Hyde Heath Pre-School

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About Hyde Heath Pre-School

Name Hyde Heath Pre-School
Ofsted Inspections
Address Hyde Heath Infant School, Weedon Hill, Hyde Heath, Amersham, Buckinghamshire, HP6 5RW
Phase Childcare on Non-Domestic Premises, Sessional day care
Gender Mixed
Local Authority Buckinghamshire
Highlights from Latest Inspection

What is it like to attend this early years setting?

The provision is good

Staff promote children's independent learning. They plan inspiring activities that children are keen to engage in. Children explore and discover new learning that builds on their prior experiences.

They start their own games and invite their friends to join. Children learn about numbers. They create a game to roll a dice and match the numbers rolled to those on number cards.

Children develop their thinking skills as they build with construction blocks. Staff ask children how they manage to keep them standing. Children talk about balancing the blocks and using more to support what they are building.

Staff prais...e children for their achievements, and children show pride.Children enjoy being creative. They use photo cut-outs of themselves to play imaginatively.

Staff join in with the children and offer discussion to extend their imaginations. Children play for quite some time using their cut-outs as props for stories they make up themselves.Staff prioritise the individual needs of children, providing the support and teaching they need to make the progress of which they are capable.

What does the early years setting do well and what does it need to do better?

The manager works well with the staff team to support their professional development. She meets with staff regularly to review practice and discuss training needs, and together they plan a curriculum that engages children's interests. They use assessments well and create exciting activities.

Children are quick to engage in these. For example, they create houses from a range of materials for the stick man. This reflects the story they have been reading.

Staff share information with parents to support children's learning at home. They tell parents about what their children are learning and the progress they are making. They offer ideas of activities parents can do at home.

This supports children's learning.The manager works well with the school. Children visit the Reception class each week.

This supports children to become familiar with a school setting. Children prepare for their next stage in learning. They wave and smile when they see the teachers from the school.

Staff support children's language and communication through discussion of the stories they read. However, there are times when the level of support for children is inconsistent. For example, staff enthusiastically read children's favourite books, and children enjoy recalling the familiar parts of the story.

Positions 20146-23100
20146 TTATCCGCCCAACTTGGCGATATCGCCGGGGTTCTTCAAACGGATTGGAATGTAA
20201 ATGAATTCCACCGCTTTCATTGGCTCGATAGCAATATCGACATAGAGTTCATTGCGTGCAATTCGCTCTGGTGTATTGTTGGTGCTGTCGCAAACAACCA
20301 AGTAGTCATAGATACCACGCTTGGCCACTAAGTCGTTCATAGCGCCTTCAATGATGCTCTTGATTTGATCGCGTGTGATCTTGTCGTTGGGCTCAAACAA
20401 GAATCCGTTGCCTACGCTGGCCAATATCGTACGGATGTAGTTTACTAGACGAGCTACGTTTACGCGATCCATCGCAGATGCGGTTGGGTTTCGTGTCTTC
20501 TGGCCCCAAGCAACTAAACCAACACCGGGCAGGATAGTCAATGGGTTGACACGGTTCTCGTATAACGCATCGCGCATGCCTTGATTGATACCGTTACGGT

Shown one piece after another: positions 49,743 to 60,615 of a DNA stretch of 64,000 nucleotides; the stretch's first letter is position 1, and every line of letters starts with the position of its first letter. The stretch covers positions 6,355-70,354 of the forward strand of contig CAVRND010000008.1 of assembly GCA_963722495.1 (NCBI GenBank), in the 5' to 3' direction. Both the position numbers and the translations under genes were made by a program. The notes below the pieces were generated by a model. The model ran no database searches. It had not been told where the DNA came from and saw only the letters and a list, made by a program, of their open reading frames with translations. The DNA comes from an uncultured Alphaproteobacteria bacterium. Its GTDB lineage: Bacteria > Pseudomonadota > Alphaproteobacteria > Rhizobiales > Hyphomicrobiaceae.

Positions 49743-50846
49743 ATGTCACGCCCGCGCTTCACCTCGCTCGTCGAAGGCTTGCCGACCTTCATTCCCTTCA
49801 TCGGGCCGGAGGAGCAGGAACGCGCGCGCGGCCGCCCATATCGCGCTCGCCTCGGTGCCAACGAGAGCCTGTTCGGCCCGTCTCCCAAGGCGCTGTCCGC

While the most confident children chat excitedly, staff do not always recognise when to offer more encouragement for other children to join in.Children show positive attitudes to their learning through a high level of curiosity and concentration. Staff provide learning opportunities that build on what children already know and can do.

Children show excitement as they explore ice and the cause and effect of the cold weather. They learn about the impact of the weather and how the ice has formed overnight.Children behave well and show great care for their friends.

They learn to negotiate during their play, to take turns, and to share resources. Staff offer support, where needed, to help children regulate their emotions. This helps children to understand how their actions impact others.

Staff teach children to take appropriate risks and challenges as they play outdoors. Children develop their physical skills. They balance, climb and ride on apparatus in the garden.

Children learn about the space around them. They begin to manage their movements to avoid bumping into each other.Children develop their independence skills well.

Staff encourage children to manage their personal care needs. Children are confident to change by themselves in readiness for play in the garden. They know the importance of handwashing before lunchtime.


The arrangements for safeguarding are effective.There is an open and positive culture around safeguarding that puts children's interests first.

What does the setting need to do to improve?

To further improve the quality of the early years provision, the provider should: support staff to recognise when to offer more encouragement for individual children to join in with discussions, to further develop their language skills.

Also at this postcode
Hyde Heath Infant School

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